[Company name] was founded in [Year] by [Founder’s name]. When [Founder’s name] began building [Company name] [he/she/they was/were] determined to [help, build, create] a company that offers [include the solution that the company problem solves for].
[Include as much or as little about the founders of your company. Sharing personable stories about how your company was founded is a great way to connect with readers and provide more insight into the people behind your brand.]
[Company name] helps people with [identified pain points of your buyer persona(s)]. To give our customers the best
Ebooks are one of the most common types of content copywriters can create. Since they are meant to contain extensive information, it’s best to take the drafting process one section at a time.
Here’s an example of a general ebook template.
[In addition to including the title of your ebook, you’ll also include your cover image. If this is a company resource, also add your company’s logo. If it’s a resource coming directly from an individual contributor, include the author’s name.]
Table of Contents
[The table of contents should clearly include a list of all the chapters or sections in the ebook, with the corresponding page numbers.]
[Introduce the ebook topic with relevant background information and clearly state what the reader will gain from reading the ebook.]
[This is the best part of your ebook because it’s where the core of your information will be for your readers. Break the writing into digestible paragraphs for better readability, and include relevant images to help break up the copy and fill excessive white space.]
[This is the closing of your ebook. The goal of your conclusion should emphasize what the reader has gained and any actionable steps they can use to put their new knowledge to good use.]
Optional pages may include:
About the Author Page
[This page helps readers learn more about the author. The background information can vary depending on the author’s level of comfort, but overall the tone should be personable. This is also an opportunity to speak to the author’s credibility of the ebook topic.]
[Interactive pages can help keep your readers engaged. These pages may include quizzes, worksheets, checklists, etc. Including an interactive page in each chapter or section can help your reader feel they’re actively learning as they read.]
[You’ve most likely referenced tons of sources to help you get the final version of your ebook. Include the most important resources on this page for readers that may want to do further exploration on their own.]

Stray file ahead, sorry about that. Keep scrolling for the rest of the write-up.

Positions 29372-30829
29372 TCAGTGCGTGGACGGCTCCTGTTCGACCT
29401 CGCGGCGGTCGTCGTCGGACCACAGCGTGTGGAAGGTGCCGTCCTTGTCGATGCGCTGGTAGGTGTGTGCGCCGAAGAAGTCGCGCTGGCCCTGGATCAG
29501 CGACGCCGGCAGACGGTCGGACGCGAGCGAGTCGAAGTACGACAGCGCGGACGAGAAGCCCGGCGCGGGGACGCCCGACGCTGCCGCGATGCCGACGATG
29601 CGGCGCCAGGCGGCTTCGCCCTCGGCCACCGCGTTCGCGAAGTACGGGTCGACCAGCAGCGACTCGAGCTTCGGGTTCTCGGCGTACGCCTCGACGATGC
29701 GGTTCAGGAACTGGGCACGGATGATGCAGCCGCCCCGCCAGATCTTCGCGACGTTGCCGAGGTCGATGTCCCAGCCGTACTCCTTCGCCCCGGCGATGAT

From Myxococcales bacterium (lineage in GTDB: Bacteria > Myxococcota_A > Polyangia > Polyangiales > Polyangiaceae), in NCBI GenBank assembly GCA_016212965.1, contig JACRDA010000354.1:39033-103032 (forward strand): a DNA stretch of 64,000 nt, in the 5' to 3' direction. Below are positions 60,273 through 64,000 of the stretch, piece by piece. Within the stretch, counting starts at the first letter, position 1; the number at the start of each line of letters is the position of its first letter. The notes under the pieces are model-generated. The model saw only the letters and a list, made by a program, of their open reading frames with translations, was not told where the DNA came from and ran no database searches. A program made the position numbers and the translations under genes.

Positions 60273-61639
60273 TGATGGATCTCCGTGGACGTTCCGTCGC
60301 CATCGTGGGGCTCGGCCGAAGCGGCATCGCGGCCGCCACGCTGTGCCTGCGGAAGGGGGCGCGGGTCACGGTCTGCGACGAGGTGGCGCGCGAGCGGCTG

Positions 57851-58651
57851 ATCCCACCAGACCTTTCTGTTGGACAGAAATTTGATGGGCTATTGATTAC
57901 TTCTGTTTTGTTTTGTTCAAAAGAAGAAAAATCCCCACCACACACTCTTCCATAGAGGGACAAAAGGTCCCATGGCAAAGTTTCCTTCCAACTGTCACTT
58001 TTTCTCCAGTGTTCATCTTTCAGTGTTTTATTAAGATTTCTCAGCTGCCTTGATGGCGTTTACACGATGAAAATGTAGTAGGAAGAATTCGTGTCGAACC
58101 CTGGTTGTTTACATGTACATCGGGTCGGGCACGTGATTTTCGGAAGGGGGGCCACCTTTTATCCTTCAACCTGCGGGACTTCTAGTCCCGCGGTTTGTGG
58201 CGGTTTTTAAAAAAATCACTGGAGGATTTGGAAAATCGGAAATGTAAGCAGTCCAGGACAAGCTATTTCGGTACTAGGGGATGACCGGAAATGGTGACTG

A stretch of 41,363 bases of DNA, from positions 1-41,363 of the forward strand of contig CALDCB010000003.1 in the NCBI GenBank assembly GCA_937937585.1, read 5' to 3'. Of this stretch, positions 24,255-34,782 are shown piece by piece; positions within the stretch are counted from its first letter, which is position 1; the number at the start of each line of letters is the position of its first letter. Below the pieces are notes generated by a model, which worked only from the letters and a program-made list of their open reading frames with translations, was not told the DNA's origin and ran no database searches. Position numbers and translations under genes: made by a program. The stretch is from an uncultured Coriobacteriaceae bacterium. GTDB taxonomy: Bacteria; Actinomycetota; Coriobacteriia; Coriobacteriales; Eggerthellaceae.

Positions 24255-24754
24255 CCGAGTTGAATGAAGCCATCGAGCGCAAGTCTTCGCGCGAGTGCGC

If you’ve been tasked with writing for a crisis, you’ll need to be especially attentive, since this type of content usually addresses serious or sensitive matters.
Developing clear messaging for crisis communications requires a special level of detail. You’ll want to convey an empathetic tone that appropriately addresses the crisis. It’s a good idea to collaborate with team members to ensure the overall message is properly aligned with your company’s brand.
You may end up creating several pieces of content for a crisis, including blog posts, social media posts, emails, an announcement from the CEO, a newsletter, etc. The following template is an overview of what to address:
An Overview of the Crisis
[Clearly identify the crisis and share detailed background information on what has occurred. If you’re addressing something that includes individuals, use discretion. Check with your company’s legal team to ensure all documents follow proper protocol.]
Plan of Action and Timeline
[Create a plan that includes a timeline of how the events have developed and how your team will be addressing the issue(s) at hand. Consider the types of questions media outlets could ask and write prepared statements the company, leadership, and general team members can use to respond.]
[Share the best contact information people can use to learn more about what’s happening and ask any additional questions. This could be your company’s PR team or agency or an internal customer service or support team.]
The templates in this crisis communication kit will help your management team prepare for how to handle a crisis and respond to the media during a difficult time. Having clear lanes allows your team to operate effectively during times of crisis.
Customer service is an essential part of any business. Writing to better understand and communicate with your customers is necessary to foster stronger connections. Creating buyer personas is one of the best ways to better understand your customers. Buyer personas are semi-fictional representations of your ideal customers based on data and research.
Use this template outline to begin developing your buyer personas.
[Create a background for your persona that best exemplifies the types of customers you have. This can include their job title, career path, and family life.]
[Include age, gender, salary range, location, and anything else that best represents your customer persona.]
[Identifiers can include your persona’s general demeanor or communication preferences. This type of information is vital because it helps businesses build a more curated approach for their customers.]
To help you foster better relationships with delighted customers, we put together this collection of templates — buyer persona templates, email templates, and survey templates — that put the customer first.